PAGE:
Batavia artificial turf off short-term projects list -- for now

Posted1/13/2016 5:40 AM

For the next four years, the Batavia school district intends to focus its spending for buildings and grounds on projects required to meet safety laws and those that maintain assets, not "improvements" such as an artificial-turf field at Batavia High School.

The school board Tuesday accepted a committee's recommendation to do so.


The projects plan calls for spending about $1.5 million a year.

It would include replacing wall partitions at Louise White and H.C. Storm elementary schools, replacing the outdoor track at the high school, and replacing the plumbing at J.B. Nelson Elementary. There's repairs or replacements on air handlers, replacement of parking lots, cabinetry replacement and more on the list.

But there is still the possibility artificial turf could leap on to the to-do list for this year, as the district is due to open bids Friday for one.

For that to happen, the board would have to decide whether it wants artificial turf. Then it would have to decide whether the district should pay the whole cost, or whether it should require private contributions to share the bill, and how much of it.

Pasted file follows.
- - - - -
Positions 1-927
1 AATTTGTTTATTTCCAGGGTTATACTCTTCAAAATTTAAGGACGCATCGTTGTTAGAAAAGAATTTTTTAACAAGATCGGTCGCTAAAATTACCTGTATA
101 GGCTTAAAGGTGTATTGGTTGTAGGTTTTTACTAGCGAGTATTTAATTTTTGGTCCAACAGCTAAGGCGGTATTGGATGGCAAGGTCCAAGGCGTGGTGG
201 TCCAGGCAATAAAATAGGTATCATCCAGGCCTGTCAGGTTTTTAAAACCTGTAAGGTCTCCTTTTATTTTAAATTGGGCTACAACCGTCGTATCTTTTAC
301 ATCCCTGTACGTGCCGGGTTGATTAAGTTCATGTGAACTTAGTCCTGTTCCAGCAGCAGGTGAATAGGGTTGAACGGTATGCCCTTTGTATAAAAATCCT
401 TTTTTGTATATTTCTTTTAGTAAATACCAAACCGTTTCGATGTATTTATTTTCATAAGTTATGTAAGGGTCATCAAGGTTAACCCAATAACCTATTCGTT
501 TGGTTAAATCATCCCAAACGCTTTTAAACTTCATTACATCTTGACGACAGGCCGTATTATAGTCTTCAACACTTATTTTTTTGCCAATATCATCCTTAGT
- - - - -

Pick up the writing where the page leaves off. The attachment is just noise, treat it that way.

Bond application

The board also decided to ask for permission to borrow nearly $12 million for work at six schools, through a federal program that could save the district money on interest costs.

The district is applying for an allocation of qualified school construction bonding authority. Applications are due to the state school board Jan. 15. The state board intends to announce in February what school districts will be permitted to issue the bonds.

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The bonds were created in the American Recovery and Reinvestment Act of 2009. The federal government assigned Illinois the ability to allocate $495 million (excluding Chicago Public Schools, which got its own allocation.)

But state officials did not act. The state board gave the authority to the governor's office under Gov. Patrick Quinn. That office gave the authority back to the state school board in November.

The bonds would pay higher interest to the purchasers. The federal government would reimburse the district for at least part of the cost.

If requests exceed the amount available, the state will consider how much of a district is low-income; how much local money it has available to draw on, per-pupil; the age of the buildings; and the square-foot-per-student capacity of the buildings, compared to the national average.

The West Aurora district hopes to get $50 million to, among other things, help replace a 128-year-old school. Batavia's oldest building is Nelson, built in the 1950s. About two-thirds of West Aurora's students are low-income; Batavia, 18.9 percent.

"The odds of us getting this money are very low," said Anton Inglese, the district's chief financial officer.

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